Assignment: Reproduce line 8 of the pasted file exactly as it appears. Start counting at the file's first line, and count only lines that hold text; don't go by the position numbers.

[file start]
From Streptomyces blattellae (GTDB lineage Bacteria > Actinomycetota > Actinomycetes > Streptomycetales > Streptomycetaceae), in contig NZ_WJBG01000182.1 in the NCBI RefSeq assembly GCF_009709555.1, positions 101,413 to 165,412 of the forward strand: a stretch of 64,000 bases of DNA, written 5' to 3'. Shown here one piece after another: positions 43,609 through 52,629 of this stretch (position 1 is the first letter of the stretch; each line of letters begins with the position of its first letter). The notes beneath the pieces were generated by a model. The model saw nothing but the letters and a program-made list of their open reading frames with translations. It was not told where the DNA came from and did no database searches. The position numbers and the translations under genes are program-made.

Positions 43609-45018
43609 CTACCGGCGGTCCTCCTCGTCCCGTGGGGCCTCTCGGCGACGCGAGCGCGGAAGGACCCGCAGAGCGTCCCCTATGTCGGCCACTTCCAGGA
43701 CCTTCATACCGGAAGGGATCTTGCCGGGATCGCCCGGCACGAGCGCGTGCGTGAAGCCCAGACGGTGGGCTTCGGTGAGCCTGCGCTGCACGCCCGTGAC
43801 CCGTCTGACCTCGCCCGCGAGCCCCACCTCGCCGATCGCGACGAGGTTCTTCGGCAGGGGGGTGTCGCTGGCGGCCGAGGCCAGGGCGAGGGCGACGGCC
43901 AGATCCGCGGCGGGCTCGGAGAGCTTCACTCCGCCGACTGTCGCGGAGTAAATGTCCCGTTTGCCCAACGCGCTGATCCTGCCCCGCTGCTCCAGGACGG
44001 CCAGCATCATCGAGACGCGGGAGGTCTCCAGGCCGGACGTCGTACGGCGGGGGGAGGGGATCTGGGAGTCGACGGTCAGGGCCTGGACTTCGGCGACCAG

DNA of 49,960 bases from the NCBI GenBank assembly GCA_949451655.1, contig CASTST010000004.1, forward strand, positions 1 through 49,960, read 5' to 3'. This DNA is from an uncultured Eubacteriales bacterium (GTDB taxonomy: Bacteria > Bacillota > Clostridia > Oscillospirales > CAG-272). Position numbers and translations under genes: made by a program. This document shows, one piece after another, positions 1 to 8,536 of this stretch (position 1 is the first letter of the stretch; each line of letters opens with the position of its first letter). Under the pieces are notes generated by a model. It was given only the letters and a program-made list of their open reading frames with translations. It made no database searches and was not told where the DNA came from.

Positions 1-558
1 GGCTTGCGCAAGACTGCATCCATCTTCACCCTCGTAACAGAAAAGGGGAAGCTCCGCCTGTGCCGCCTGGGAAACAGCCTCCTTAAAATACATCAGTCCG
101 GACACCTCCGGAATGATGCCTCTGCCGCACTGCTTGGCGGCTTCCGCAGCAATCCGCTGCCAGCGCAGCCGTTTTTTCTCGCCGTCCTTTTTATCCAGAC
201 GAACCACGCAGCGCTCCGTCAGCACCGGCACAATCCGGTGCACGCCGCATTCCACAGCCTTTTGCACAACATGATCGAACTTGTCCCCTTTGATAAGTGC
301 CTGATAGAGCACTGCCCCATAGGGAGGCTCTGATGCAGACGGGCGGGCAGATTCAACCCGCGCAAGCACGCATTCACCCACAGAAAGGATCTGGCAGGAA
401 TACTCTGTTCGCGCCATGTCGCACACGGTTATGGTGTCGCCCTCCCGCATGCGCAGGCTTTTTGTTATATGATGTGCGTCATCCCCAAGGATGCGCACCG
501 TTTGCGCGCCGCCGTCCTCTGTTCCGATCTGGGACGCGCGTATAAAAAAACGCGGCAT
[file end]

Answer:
DNA of 49,960 bases from the NCBI GenBank assembly GCA_949451655.1, contig CASTST010000004.1, forward strand, positions 1 through 49,960, read 5' to 3'. This DNA is from an uncultured Eubacteriales bacterium (GTDB taxonomy: Bacteria > Bacillota > Clostridia > Oscillospirales > CAG-272). Position numbers and translations under genes: made by a program. This document shows, one piece after another, positions 1 to 8,536 of this stretch (position 1 is the first letter of the stretch; each line of letters opens with the position of its first letter). Under the pieces are notes generated by a model. It was given only the letters and a program-made list of their open reading frames with translations. It made no database searches and was not told where the DNA came from.